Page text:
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As It Was: Anna and Ida Hargrove Record Ashland, Ore., in Pictures

In the Victorian era, few women owned their own businesses, let alone became photographers, even amateur ones.  In Ashland, Ore., sisters Anna and Ida Hargrove did both.
They owned a fashionable millinery shop that was popular with Ashland’s more well-to-do residents. Their profits built a house and allowed them to indulge in their hobby of photography.

With the introduction of glass plate negatives in the 1850s, photography became more popular and available to hobbyists such as the Hargrove sisters.  By the turn of the century, the sisters had produced more than 250 negatives featuring Ashland and its residents in a variety of creative poses.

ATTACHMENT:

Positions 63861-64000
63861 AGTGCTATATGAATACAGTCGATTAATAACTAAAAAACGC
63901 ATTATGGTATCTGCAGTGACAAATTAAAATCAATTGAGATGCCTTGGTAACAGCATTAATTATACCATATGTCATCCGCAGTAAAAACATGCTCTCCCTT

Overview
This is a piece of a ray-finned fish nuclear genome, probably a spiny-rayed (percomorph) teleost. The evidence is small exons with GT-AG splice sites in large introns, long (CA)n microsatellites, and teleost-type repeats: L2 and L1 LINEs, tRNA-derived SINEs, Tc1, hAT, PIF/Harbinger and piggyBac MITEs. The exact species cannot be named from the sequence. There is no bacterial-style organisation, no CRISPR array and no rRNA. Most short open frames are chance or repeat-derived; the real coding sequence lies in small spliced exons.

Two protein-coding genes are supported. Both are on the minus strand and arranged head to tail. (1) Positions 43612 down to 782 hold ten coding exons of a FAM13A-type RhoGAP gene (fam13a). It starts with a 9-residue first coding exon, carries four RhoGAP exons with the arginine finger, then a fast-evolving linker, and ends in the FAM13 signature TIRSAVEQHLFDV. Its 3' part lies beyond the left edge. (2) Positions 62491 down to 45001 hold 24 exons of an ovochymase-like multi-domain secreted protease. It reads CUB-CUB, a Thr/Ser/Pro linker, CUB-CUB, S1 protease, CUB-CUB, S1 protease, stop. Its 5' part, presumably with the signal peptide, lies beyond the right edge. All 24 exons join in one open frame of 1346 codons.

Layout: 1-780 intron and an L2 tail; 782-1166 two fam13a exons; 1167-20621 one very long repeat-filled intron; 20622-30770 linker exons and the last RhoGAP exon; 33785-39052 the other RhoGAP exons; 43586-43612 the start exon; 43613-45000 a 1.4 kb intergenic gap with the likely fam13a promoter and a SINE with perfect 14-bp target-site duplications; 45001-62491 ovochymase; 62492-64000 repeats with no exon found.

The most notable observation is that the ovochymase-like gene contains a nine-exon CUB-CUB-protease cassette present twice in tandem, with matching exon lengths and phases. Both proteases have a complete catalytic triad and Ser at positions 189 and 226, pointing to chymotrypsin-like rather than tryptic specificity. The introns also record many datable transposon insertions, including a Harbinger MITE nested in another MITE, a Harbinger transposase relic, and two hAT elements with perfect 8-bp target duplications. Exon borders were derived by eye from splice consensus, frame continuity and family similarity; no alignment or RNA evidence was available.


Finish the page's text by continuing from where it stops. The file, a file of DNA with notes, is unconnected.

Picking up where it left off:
Instead of the formal dress often associated with the Victorian era, many of their photos depicted women in casual, everyday activities, relaxing and enjoying themselves.  One photograph featured Anna and three women who worked in the millinery shop playfully peeking out from behind the dressing room curtains – fully clothed, of course.

Anna eventually married, and Ida lived in the original house on Pioneer Street until 1942.  It has been restored as the DeLaunay House bed and breakfast. 

The Southern Oregon Historical Society has collected and preserved the sisters’ photographs.

Sources: "A Circle of Friends." Southern Oregon Heritage, vol. 2, no. 3, 1997, p. 13.

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Sharon Bywater of Ashland, Oregon grew up in Southern California. She taught English literature and writing at Syracuse University in New York, where she also wrote and edited adult literacy books and published freelance articles in local media. Later, she lived in Washington, D.C., where she worked as an international telecommunications policy advisor at the U.S. Department of Commerce. She has Master’s degrees in English and Communications Management.